On my way out I stopped on the north bridge, where I saw the other Green Heron in the distance, but my attention was drawn to two Great-Crested Flycatchers setting up housekeeping. Look carefully and you can see the male sitting below left and the female hanging out from a cavity at the right of the frame.

Great-Crested Flycatchers

The male flycatcher remained on lookout while his mate investigated the cavity in the dead tree for nesting possibilities.

Great-Crested Flycatcher

Southern Illinois paradise

Sandstone cliff

I have been in the southernmost part of my state the past few days and I may as well have been in another country. I had no Internet access but did not miss it. The pristine habitat of the Shawnee region is so remarkable, it is easy to slip into a sense of timelessness. And there is no limit to the discoveries one can make. Our stay was much too short.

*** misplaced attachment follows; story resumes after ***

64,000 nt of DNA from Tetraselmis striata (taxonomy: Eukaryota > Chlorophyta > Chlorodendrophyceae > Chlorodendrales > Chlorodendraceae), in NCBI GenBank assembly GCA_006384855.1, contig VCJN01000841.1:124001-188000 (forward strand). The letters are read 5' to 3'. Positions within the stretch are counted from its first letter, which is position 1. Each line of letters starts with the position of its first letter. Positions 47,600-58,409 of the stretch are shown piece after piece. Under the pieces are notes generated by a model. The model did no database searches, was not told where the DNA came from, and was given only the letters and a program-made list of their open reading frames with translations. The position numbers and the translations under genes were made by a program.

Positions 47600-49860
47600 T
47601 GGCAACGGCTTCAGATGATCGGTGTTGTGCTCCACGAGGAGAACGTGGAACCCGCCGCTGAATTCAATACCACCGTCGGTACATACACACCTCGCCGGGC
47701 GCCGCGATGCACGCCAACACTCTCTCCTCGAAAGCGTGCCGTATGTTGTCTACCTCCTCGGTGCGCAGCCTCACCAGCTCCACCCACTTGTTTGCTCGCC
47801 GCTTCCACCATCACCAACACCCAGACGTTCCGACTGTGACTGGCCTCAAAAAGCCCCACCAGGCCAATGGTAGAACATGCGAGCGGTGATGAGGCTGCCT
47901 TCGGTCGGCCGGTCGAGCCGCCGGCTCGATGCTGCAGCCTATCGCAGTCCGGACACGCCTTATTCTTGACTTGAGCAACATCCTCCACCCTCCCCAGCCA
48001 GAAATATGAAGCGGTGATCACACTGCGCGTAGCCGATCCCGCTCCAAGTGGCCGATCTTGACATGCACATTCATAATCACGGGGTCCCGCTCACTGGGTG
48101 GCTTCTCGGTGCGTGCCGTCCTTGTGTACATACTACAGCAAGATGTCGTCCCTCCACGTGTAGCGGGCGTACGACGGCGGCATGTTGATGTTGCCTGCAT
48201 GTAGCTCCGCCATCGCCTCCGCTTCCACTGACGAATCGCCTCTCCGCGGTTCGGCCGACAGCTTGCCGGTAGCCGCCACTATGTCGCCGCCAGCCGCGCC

Summer Tanager

Warbling Vireo

There were birds everywhere.

Black and White Warbler

Eastern Phoebe

Great Crested Flycatcher

The most elusive birds periodically became cooperative.

Prothonotary Warbler

This Prothonotary Warbler has staked out his territory in the wonderful Heron Pond portion of the Cache River Basin.

A boardwalk invites us into the thick of it all.

It was hard to leave.

We heard Kentucky Warblers everywhere we went, but did not see one until the morning of our departure.

This Kentucky serenaded us from his digs in Giant City.

Kentucky Warbler

Kentucky Warblers spend a lot of time furtively foraging on the ground which makes them hard to see, but this one was nice enough to fly up and perch just above our heads almost at eye level. What a beautiful bird.